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Perspectives for Global Collaborations: A Roundtable Discussion

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 Organised by:
ISC Intelligence in Science
Ralph Bunche Institute for International Studies and Ph.D. Program in Economics, The Graduate Center, City University of New York
NOAA Cooperative Remote Sensing and Technology Center (NOAA-CREST), City College of New York 

Venue: Skylight Room (9100) CUNY Graduate Center, 365 Fifth Avenue (between 34th - 35th Str.), New York City, the US
Date: 21 September 2015
Time: 4:45 pm – 6:00 pm       

Global Science is characterised by global collaboration and cooperation. The world is now home to over 7 million researchers, drawing on combined international R&D spending of over $1000 billion and publishing in over 25,000 scientific journals. Over 35% of articles published in international journals involve international collaborators. This is happening for several reasons: greater ease of communication, the search for efficiency, and the desire to make the most of finite research budgets. However, one growing source of global collaboration is the global scale of research challenges. Global challenges, due to their enormous complexity and scale, are beyond the capacity of any one country to address. Scientists, in seeking to advance our understanding of these challenges and thereby better enable us to respond, need to work with the best partners, institutions and equipment that the world has to offer. In the context of the Circular Science symposium, the Organisers and speakers will have elaborated draft outcome reports for each of the scientific sessions through a virtual collaboration. After the Symposium, reports will constitute projects proposals outlines for SDGs-related science. However, in order to facilitate the implementation, the future research partners need to have a full view of the possibilities and restraints to such collaboration.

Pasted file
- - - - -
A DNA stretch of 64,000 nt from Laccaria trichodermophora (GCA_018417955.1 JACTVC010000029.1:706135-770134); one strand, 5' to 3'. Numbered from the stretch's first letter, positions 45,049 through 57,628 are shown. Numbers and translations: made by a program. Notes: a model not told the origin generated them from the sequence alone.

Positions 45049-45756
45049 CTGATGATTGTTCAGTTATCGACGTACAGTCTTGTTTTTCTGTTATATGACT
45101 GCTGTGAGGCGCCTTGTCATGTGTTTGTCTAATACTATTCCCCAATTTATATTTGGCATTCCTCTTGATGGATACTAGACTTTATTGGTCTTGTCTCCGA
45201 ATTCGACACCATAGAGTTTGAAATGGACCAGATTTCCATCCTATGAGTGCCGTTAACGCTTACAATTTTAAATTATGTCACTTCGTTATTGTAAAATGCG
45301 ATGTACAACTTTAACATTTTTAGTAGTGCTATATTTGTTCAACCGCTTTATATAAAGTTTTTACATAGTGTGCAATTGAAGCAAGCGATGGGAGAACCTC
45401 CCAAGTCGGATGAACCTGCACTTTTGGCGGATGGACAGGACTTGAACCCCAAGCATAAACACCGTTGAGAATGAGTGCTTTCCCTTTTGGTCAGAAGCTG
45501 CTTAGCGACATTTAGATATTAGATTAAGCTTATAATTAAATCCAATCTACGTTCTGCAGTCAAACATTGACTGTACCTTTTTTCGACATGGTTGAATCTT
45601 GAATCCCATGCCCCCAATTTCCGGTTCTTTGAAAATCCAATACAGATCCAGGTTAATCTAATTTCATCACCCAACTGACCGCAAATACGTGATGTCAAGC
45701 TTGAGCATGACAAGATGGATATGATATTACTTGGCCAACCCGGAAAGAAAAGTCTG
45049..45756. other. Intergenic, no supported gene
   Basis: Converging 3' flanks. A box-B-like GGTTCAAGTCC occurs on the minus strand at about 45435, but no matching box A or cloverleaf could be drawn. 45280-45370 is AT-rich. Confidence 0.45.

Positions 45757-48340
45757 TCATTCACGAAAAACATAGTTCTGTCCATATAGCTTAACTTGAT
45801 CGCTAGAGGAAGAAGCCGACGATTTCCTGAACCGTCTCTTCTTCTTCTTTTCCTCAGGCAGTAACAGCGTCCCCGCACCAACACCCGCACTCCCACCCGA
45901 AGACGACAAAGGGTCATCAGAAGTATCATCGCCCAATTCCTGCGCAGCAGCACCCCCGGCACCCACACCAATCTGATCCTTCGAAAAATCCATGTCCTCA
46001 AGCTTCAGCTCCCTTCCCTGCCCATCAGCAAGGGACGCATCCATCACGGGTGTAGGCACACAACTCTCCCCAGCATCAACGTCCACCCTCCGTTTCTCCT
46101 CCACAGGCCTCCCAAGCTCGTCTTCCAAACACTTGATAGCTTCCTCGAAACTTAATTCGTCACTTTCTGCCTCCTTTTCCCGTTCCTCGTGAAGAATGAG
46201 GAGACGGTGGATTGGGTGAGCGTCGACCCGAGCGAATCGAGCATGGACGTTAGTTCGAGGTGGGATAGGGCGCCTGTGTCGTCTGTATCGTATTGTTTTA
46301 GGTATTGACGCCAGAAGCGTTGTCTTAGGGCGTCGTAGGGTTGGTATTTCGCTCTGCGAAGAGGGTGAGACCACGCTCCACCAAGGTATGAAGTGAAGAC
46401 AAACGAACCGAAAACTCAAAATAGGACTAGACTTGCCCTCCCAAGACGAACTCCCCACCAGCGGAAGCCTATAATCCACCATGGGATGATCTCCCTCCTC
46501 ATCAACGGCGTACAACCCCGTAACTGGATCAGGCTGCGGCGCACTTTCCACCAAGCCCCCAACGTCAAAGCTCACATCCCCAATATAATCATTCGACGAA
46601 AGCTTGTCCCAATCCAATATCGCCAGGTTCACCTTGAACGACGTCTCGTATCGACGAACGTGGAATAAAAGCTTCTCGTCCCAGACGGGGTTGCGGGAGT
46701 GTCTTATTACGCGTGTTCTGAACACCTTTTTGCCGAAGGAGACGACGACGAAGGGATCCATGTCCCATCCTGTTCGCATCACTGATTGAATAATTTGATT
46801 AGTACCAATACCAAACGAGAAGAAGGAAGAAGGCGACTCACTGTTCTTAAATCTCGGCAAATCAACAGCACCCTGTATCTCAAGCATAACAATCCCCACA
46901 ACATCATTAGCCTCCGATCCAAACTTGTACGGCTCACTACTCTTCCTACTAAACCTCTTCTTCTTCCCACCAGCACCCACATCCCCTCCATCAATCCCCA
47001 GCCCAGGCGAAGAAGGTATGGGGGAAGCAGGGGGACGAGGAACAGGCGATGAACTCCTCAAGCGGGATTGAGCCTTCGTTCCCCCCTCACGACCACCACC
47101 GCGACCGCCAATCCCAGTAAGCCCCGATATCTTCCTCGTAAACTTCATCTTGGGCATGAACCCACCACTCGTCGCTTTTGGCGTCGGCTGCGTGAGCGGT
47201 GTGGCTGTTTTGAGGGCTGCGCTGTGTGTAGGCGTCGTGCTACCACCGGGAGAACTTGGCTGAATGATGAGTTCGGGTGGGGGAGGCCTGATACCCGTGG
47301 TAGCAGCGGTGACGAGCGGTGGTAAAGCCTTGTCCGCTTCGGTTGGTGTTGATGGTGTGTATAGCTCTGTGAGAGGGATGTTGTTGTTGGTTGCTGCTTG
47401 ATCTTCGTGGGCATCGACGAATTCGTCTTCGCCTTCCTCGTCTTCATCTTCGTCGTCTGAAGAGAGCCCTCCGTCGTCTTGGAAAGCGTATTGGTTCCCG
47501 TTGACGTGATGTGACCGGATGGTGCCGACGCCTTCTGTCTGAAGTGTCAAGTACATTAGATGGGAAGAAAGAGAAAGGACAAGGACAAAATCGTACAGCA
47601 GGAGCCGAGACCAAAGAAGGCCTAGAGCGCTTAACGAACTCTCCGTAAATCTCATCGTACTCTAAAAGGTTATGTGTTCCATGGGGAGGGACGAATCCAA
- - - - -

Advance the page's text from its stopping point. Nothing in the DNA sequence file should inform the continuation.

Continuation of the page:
Vision & Goal
The resulting reports will be the outlines of project proposals for collaborative research in the identified areas. European and the US partners will present the premises of collaborating along major funding mechanisms and how they see in practice translating grand ideas to policy priorities to flagship international projects. When the opportunities are identified and clustered, the next step will be to build awareness around projects’ objectives, local benefits and responses to global challenges as identified in post-2015 Agenda. Research responsibility and capacity building will be at the core of the proposed long-term projects.

Speaker and the audience will achieve a common understanding of the need for a tailored, multilateral and multidimensional approach towards stakeholders, including timeline for promotion towards policy makers, scientific community and the public involved in the local implementation if the SGD’s. Initial consortia and leadership will be established for finalizing projects’ abstracts and project plans. 

Session Chairs:
1) Magdalena Pacholska, ISC Intelligence in Science, Belgium
2) Wim Vijverberg, Professor, The Graduate Center - CUNY, USA
3) Yehuda Klein, Professor, Brooklyn College - CUNY & NOAA-CREST